It is well established that measuring and monitoring building energy use (otherwise known as benchmarking) provides critical information to help commercial and retail landlords and tenants save energy, lower operational and maintenance costs, and keep people healthy and comfortable. Access to utility data plays a key role in monitoring and improving the performance of buildings and spaces, but in many locations where a tenant has a full-service or a gross lease, and actual energy consumption is not provided, tenants have no incentive to pay attention to how much energy they consume.

An even greater opportunity missed is from a growing number of tenants who do care about how much energy they consume, but due to the lease structure, struggle to obtain energy use data. Fortunately, it is now possible to submeter individual tenant spaces to collect better detailed information on energy consumption and spur efficiency action. But, has submeter technology advanced enough to meet tenant needs to obtain energy use data and is there a solid business case for tenants to invest in this type of technology?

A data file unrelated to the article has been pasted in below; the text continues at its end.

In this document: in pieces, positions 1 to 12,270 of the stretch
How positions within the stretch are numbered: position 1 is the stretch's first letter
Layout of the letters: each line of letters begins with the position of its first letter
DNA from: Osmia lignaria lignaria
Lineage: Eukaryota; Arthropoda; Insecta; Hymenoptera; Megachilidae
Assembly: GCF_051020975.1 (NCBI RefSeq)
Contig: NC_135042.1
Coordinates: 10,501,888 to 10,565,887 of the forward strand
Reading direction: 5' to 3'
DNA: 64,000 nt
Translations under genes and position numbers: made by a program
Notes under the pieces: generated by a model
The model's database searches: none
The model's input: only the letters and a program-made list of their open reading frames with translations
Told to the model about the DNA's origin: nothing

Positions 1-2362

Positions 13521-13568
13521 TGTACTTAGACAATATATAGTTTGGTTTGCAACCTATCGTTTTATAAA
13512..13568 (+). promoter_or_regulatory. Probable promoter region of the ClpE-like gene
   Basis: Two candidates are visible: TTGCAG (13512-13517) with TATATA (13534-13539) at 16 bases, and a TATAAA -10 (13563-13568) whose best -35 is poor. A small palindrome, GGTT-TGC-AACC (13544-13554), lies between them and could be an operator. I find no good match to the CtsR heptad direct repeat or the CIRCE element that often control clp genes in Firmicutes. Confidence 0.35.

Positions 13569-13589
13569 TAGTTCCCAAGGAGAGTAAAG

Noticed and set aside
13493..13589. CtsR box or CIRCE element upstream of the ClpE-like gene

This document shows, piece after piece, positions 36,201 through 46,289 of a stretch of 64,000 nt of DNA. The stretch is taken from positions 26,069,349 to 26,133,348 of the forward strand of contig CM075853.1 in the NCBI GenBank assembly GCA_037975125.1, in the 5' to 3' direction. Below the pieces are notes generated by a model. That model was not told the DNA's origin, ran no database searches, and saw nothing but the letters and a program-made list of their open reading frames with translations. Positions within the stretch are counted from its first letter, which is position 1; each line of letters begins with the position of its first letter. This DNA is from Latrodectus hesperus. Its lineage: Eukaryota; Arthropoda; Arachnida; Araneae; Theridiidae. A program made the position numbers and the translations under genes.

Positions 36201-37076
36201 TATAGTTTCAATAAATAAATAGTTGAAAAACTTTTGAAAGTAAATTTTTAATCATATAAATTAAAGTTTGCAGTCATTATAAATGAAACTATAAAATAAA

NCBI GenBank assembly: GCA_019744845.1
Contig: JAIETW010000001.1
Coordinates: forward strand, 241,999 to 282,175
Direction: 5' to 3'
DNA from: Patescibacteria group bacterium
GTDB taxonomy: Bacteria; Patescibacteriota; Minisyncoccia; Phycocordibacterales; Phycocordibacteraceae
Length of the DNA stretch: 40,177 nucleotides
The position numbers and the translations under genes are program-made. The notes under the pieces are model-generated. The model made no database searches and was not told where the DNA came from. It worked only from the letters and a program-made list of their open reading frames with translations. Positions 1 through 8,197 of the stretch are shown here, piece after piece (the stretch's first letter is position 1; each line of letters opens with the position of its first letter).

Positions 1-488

A recent analysis by the Landlord-Tenant Energy Partnership—an initiative led by the Institute for Market Transformation (IMT), the International Council of Shopping Centers (ICSC), and the Retail Industry Leaders Association (RILA)—found that while advances continue to be made in submeter technology’s quality and affordability, the ability to invest in the technology is still beyond the grasp of typical commercial and retail tenants. In most cases, landlords remain best positioned to lead the way on building energy management. This resource looks at the top five reasons for landlords to install submeters, as well as successful submetering programs being implemented by companies, and viewpoints from leading energy solution providers.

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